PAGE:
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From CAD User Mechanical Magazine Vol 15 No 06 - JUNE 2002
My earliest recollections of the rock climbing scenario in North Wales are of rain swept nights and days spent under large rocks, huddled in
My earliest recollections of the rock climbing scenario in North Wales are of rain swept nights and days spent under large rocks, huddled in sleeping bags, waiting for it to stop so that we could venture out on to the (gentlest) rock faces, and more particularly, watching the legendary Joe Brown being filmed whilst he climbed the sheer faces of 'Cloggie'. It wasn't Mr Brown's derring-do that enthralled us, stirring as it was, so much as the feat of the accompanying film crew, dangled mere feet away from the climber on the same face, having to 'do his day job' whilst being suspended in like manner to the mountaineering hero.
It was that, more than anything else, that brought home to me the importance of safety, and the utter reliance that such adventurers have on their equipment. I was delighted, therefore, to hear about the advances being made in this direction, and the fact that research is being made at the 'coalface' - deep in the heart of one of the UK's best loved mountaineering centres.
Founded in 1981 by a dedicated group of engineers, some of whom have worked on the production of mountaineering and safety equipment since 1966, DMM Engineering is committed to the design and manufacture of high-quality products for the growing rock-climbing, mountaineering and industrial safety markets. With its headquarters and factories located on the banks of Llyn Padarn near Llanberis, Wales (U.K.), DMM Engineering leverages the most advanced equipment and technology used in the manufacture of climbing and industrial safety equipment. The company develops products at its fully integrated manufacturing facility and works with sister company, DMM International, to distribute products worldwide.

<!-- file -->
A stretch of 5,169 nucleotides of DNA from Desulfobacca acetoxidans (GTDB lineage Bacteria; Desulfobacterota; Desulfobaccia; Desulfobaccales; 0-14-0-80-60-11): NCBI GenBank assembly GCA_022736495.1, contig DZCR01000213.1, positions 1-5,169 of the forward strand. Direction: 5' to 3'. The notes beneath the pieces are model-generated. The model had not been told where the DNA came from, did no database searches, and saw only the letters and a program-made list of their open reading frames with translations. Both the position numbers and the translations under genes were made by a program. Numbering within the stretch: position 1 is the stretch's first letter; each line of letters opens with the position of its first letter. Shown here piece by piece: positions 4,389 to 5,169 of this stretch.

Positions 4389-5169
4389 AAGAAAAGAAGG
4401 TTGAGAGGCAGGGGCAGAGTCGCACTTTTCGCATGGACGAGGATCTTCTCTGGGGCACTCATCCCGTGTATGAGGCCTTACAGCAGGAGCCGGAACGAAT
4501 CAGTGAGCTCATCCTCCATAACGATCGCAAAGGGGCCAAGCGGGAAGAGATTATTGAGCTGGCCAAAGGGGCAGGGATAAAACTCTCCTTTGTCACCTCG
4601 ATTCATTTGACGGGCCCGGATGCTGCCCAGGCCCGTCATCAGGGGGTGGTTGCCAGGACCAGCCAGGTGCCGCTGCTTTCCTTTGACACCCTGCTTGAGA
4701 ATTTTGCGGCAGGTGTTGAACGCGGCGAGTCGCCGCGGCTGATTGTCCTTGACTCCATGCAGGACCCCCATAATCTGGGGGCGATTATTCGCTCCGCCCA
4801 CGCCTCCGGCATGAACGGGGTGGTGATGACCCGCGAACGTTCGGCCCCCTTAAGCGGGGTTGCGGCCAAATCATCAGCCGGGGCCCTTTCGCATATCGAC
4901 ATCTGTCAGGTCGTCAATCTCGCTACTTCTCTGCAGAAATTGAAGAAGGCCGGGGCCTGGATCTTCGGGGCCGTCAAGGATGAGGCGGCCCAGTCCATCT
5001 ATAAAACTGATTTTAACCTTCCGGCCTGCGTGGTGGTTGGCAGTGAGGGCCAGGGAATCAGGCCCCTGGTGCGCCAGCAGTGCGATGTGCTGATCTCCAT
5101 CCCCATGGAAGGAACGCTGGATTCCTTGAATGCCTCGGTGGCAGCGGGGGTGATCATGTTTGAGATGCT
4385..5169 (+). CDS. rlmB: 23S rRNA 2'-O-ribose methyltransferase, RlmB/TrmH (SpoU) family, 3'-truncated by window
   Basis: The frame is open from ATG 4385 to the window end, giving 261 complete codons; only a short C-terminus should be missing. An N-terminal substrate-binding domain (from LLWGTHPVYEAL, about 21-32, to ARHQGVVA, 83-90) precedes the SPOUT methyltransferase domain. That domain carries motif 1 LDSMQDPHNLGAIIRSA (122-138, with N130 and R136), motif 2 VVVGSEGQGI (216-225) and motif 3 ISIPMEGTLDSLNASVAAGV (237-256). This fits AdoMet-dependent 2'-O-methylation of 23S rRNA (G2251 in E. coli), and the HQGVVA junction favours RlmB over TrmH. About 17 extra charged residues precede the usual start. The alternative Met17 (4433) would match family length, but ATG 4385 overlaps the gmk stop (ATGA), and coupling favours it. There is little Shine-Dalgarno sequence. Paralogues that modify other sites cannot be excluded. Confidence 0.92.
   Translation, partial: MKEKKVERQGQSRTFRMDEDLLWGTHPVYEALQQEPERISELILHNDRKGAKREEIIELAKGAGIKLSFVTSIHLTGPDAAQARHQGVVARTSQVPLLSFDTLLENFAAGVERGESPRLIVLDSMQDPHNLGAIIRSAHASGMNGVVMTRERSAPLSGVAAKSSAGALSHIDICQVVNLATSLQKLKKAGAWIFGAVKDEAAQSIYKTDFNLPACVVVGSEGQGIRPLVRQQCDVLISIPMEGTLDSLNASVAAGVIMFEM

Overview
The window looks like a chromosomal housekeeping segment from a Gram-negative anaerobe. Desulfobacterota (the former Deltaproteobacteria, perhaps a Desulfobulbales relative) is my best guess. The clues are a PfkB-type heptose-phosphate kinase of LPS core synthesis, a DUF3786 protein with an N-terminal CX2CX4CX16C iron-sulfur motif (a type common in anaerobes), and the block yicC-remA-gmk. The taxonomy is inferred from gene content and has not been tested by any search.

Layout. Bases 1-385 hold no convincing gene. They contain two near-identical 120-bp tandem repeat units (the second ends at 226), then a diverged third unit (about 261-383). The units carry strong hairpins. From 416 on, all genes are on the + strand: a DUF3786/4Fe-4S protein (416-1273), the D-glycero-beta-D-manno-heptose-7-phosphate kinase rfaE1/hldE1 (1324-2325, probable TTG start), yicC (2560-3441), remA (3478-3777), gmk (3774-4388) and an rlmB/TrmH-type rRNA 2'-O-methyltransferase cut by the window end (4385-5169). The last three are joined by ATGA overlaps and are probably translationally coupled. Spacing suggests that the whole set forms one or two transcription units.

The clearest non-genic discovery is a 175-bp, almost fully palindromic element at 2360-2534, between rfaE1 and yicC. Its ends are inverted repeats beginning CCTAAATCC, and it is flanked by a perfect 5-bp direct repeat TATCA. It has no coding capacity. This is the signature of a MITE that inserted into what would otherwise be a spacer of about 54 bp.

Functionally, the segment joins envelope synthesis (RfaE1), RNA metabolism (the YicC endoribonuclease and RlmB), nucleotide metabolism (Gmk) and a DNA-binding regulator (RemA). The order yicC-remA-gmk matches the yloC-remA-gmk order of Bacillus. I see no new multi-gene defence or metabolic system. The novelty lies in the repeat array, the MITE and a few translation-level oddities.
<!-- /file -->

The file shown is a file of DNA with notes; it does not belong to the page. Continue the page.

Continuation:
DMM Engineering has produced innovative equipment for rock-climbing, mountaineering and industrial safety for two decades. In 1996, a group including directors of DMM purchased Wild Country, which held the original patents for camming units, devices that rock climbers use to provide a frictional anchor in rock features where no other method of fall arrest/protection is possible. The climber contracts the aluminum alloy cams by depressing a trigger, after which the device can be inserted into a crack in the rock. When the trigger is released, the cams open, securing the device. The climber attaches his or her rope to the device. If a fall occurs, the weight and impact is transmitted through the device to the cams, creating the frictional anchor.
Following the Wild Country acquisition, DMM Engineering faced the challenge of developing a new, technologically advanced product line that would complement Wild Country camming devices, which enjoy great brand recognition.
Design for Manufacturing
DMM needed an advanced 3D CAD tool to provide the power and flexibility necessary to innovate a completely new line of camming devices based on a hoop-stemmed design. They selected SolidWorks software because of its integration with manufacturing processes, flexibility and 3D visualization capabilities. By deploying SolidWorks, DMM reduced its design cycle by 50 percent and realized sales three times higher than initial estimates.